and He meets us right there in our place of deepest emptiness. He gives us His strength in place of our weakness. He gives us His love in place of our selfishness. He gives us His joy in place of our despair. He gives us His hope in place of our hopelessness. It’s God’s nature to give, because He is love. And so that’s why being vulnerable feels like the worst thing but is really the best.

We discover our complete reliance on God –and since God is love, we begin to rely on the best thing we could ask for or imagine. When our hearts break, we find God’s love right there to mend us. Broken hearts hurt. But that very brokenness that we hate and dread, brings us to a place of such vulnerability that our hearts finally melt with compassion and love when we encounter other people. We stop seeing people as competition to be feared, and instead see them as fellow servants of the Living God, who are just as needy, thirsty, hungry and afraid as we are. We can embrace others in love, not needing anything from them, because our hearts are overflowing – our cups runneth over – with the love of God, a love that we find only when everything else in the world fails us.  This is abundant living. And it’s the only way to find joy. When circumstances and other people hurt us, and we start to live dependent and vulnerable to God out of our brokenness, we discover that our whole houses become filled with the most expensive perfume of all – the fragrance of God’s love.

And when we feel like we can’t do it, and we don’t want to be vulnerable, and we’re too afraid to trust God – we can remind ourselves that God became completely vulnerable to us. He died naked, abandoned, and alone on the cross. Even God turned His back on Jesus on the cross, so that Jesus could experience hell for us. If God didn’t scorn the shame of the cross, who are we to be ashamed of anything? Just as the cross is ugly, and yet God transformed it into the most beautiful thing, so our shame, rejection and vulnerability seem ugly to us – and yet if we bring them to the foot of the cross, God can transform our weakest ugliest most shameful places into sources of transcendent beauty.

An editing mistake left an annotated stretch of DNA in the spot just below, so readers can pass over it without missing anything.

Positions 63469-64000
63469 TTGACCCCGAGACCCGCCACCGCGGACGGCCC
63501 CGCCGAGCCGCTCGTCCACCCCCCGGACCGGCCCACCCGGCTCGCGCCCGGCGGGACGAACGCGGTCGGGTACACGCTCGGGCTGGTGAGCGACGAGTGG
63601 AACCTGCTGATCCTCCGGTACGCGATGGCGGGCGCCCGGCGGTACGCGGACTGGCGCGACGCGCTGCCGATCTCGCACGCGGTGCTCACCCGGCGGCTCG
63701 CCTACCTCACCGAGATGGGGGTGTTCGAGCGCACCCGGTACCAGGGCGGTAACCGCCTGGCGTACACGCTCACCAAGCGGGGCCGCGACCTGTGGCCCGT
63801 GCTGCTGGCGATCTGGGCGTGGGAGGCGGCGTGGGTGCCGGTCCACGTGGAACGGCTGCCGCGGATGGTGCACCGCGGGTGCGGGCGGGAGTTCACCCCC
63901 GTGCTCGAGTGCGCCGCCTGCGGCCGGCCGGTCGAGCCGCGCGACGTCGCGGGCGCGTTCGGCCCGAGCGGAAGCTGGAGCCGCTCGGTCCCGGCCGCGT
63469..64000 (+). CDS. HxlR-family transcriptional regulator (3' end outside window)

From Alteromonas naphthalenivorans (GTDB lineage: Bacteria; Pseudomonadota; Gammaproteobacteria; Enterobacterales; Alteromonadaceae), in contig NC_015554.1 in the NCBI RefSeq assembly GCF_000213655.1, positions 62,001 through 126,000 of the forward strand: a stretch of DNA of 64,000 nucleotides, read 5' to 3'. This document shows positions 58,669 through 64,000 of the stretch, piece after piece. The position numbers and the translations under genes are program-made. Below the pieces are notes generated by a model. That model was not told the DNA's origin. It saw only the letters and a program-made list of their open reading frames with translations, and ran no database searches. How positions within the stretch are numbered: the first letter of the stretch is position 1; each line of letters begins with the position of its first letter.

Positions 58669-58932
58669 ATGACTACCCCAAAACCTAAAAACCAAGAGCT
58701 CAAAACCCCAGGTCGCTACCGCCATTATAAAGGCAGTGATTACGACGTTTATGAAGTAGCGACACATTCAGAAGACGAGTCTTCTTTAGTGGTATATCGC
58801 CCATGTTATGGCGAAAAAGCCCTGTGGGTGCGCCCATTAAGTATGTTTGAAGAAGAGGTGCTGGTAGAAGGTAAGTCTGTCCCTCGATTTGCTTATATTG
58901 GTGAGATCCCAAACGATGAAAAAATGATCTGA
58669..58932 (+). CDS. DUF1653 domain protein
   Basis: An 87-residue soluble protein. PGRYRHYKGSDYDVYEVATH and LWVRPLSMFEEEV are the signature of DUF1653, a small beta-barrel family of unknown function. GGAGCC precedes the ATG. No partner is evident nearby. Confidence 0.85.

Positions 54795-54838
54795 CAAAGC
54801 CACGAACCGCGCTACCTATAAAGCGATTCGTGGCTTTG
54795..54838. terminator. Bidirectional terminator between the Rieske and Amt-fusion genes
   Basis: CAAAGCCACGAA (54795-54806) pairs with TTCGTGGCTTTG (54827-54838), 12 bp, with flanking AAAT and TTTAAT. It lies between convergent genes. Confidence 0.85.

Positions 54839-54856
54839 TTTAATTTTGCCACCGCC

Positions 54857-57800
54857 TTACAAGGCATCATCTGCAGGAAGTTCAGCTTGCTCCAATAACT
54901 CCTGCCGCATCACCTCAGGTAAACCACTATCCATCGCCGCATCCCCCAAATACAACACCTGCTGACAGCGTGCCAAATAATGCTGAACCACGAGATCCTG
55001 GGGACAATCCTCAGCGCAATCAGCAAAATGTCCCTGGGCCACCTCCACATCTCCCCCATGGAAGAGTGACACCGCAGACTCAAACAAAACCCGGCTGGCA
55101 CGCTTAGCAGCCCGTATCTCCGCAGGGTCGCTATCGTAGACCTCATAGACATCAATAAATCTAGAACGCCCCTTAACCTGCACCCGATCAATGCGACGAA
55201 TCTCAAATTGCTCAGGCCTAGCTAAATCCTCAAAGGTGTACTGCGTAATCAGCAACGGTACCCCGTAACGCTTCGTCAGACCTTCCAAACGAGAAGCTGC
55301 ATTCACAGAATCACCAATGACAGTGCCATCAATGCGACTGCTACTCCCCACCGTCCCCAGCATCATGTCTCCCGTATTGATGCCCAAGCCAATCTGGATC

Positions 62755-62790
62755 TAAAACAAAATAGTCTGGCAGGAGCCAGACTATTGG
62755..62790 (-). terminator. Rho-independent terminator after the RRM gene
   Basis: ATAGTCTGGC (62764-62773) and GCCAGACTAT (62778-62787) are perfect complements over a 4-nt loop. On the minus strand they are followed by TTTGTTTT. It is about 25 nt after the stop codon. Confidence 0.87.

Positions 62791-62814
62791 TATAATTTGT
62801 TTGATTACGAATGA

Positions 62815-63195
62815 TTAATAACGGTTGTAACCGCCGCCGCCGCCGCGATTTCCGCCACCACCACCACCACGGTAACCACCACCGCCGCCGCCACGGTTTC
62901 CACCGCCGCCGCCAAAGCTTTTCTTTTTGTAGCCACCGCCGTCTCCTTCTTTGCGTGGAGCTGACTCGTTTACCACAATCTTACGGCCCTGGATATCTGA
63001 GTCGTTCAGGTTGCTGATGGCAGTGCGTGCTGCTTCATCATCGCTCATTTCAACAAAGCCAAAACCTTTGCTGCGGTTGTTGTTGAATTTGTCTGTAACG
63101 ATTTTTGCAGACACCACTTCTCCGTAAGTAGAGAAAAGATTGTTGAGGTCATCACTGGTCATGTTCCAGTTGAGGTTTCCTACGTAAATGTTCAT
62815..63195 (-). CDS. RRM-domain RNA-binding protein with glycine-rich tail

posted by Caroline Coleman on May 17, 2012 xoxo in carolinecoleman.com

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Lastly, if you want to support my blogging the fun way and/or see vulnerability in action, you can buy my historical novel LOVING SOREN. It tells the true story of a woman who saved her marriage by becoming vulnerable to her husband. Deborah Norville called LOVING SOREN: “a beautifully written love story.” Set in Copenhagen and the Danish West Indies, it tells the true story of a woman who loved the Danish philosopher, Soren Kierkegaard.  It’s ranked #832 in religious, historical novels. In kindle or paperback.